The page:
A friend came up to me yesterday at church, pulled me aside and asked if he could speak with me privately. Sure, I said. As we walked off, he had a pained look on his face. Something was really bothering him.
My friend Greg is really more of an acquaintance. I don’t know him that well. He’s kind of a quiet guy, but a regular at church, and every time I’ve talked to him he’s been really pleasant.
He said, “About 4 or 5 years ago, you and I and a few other guys were talking in the fellowship hall after the Liturgy, and William mentioned he was Facebook friends with me. I looked at William with a bit of a smirk and said ‘Hmm. Well, we must be BFFs then.’ As soon as I said that, you looked at me like I was some kind of fuckin’ asshole. You didn’t say a word, but you gave me this look…”
My initial thought was “Wow, is he gonna take a swing at me right here in the church parking lot?” I couldn’t tell if he was pissed at me, or just really burdened, or something else.
He continued, “Just…that look you gave me…it’s been on my mind ever since and I had to bring it up.”
“Man, I really appreciate you bringing this to my attention. Obviously it’s been bothering you and I’m glad you had the guts to say something,” I said.
Ugh. My heart just sank. I felt absolutely horrible. This guy genuinely cared about what I thought of him, and couldn’t get past the thought that I apparently thought he was an asshole!
My next thought was, “I have absolutely no idea what he’s talking about.” I really didn’t! I could not, for the life of me, remember the situation he was describing. I told him I honestly didn’t remember this, then I apologized for doing anything to offend him. Then I said, “Greg, I don’t know you that much, but there is no way I think you’re an asshole. No way at all.”
I could almost see actual weights being lifted off his shoulders in that moment.
Later as I processed the discussion with Greg, I realized how important it was that I watch my actions, and my words. Granted, I’m not going to walk in constant fear of what people might think or of perceiving something the wrong way, but I do need to be more conscious of how I come across to people.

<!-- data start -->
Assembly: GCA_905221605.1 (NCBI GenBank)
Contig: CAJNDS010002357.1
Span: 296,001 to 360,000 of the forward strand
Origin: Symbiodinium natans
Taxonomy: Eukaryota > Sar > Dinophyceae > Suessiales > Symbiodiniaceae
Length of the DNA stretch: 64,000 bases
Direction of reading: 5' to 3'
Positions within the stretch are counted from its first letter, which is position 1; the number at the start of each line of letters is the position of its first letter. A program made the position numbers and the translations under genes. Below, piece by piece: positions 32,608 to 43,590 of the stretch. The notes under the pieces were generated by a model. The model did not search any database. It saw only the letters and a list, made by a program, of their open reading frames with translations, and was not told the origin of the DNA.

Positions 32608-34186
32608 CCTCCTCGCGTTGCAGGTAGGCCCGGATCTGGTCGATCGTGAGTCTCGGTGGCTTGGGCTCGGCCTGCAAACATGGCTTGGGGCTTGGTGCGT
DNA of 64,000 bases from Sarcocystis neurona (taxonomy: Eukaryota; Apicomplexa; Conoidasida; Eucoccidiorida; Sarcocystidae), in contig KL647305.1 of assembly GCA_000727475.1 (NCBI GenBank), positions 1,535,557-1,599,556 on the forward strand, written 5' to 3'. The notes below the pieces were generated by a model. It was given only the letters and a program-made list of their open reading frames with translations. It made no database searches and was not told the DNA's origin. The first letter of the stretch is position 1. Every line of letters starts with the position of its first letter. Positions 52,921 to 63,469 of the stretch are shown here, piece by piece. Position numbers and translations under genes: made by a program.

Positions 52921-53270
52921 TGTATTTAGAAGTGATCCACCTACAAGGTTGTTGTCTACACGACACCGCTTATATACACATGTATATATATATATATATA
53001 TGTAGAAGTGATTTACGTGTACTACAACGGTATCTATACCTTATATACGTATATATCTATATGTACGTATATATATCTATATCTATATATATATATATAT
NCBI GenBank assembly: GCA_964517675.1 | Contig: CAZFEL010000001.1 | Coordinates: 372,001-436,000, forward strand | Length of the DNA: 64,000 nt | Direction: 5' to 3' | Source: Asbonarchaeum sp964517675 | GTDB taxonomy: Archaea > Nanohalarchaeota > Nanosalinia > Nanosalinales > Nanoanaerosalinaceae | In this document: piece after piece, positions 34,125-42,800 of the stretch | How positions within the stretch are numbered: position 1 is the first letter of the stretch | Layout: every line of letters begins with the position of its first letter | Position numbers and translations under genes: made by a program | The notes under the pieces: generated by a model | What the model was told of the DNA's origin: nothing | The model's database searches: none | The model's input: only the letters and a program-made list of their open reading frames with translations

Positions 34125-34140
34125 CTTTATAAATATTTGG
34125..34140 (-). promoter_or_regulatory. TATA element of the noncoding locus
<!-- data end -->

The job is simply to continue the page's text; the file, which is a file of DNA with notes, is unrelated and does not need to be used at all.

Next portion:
Living Inside Your Head
And then there’s the living inside your head part of all this. Do you ever find yourself in Greg’s shoes? I’m honestly not sure that I flashed him that look. I may very well have, but I really don’t remember doing it. Regardless, he perceived something in that moment which he interpreted as “Matt does not like me at all” and it stayed with him. For 4 or 5 years. It’s probably not something he thought about every single day since then, but he was certainly reminded of it everytime he saw me. And it was draining him.
Do you ever react towards something somebody does or says to you and dwell on it for days? Months? Or years? I do. Ultimately, it’s a struggle to be present. Not so much from what other people may or may not think of me, but it seems I am constantly struggling to be present because of either 1) the distractions of the past, or 2) worries about the future. I mean, we all know this, right? But how many of us actually live in the present? How many of us can say “I spend the majority of my time every day just being present in the moment with the people and the situations I find myself in”?